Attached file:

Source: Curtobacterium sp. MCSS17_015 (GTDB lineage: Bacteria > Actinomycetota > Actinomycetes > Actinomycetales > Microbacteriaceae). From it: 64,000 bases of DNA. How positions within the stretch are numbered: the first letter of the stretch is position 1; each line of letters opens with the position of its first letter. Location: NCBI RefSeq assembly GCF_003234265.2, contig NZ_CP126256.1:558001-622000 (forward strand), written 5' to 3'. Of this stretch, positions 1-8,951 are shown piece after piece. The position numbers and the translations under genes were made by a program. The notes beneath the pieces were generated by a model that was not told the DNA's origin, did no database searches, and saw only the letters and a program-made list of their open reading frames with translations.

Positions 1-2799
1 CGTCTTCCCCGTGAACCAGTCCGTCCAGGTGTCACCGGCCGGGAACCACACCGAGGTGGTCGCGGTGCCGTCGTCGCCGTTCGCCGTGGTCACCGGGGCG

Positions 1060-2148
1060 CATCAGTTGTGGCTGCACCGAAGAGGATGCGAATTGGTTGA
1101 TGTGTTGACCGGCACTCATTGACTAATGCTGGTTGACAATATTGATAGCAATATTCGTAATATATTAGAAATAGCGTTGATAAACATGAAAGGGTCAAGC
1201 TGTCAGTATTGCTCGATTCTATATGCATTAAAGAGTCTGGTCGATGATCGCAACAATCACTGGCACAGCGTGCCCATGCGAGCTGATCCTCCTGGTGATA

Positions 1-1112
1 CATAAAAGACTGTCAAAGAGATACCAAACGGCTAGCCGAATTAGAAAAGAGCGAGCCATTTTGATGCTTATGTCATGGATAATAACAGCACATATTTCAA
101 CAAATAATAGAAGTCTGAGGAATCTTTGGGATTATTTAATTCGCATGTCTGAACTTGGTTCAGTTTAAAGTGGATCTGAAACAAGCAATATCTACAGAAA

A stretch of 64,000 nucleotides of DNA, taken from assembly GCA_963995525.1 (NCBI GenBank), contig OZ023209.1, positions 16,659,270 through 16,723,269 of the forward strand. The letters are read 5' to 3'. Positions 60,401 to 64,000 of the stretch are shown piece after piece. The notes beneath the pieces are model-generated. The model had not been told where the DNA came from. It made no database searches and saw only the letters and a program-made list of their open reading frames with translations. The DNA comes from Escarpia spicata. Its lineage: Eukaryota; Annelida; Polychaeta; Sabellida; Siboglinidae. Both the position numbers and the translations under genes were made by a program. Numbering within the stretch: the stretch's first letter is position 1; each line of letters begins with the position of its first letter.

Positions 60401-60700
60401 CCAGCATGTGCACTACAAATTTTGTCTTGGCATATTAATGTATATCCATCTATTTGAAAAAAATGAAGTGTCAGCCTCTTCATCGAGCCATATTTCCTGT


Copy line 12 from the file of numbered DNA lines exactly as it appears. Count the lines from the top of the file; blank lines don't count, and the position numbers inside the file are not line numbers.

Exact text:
Positions 60401-60700